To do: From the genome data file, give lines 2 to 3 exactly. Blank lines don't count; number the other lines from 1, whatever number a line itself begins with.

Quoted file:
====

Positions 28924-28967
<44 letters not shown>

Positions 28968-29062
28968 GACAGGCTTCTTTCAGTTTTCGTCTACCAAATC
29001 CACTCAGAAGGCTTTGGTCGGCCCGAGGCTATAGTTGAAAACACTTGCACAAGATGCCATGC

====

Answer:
<44 letters not shown>

Positions 28968-29062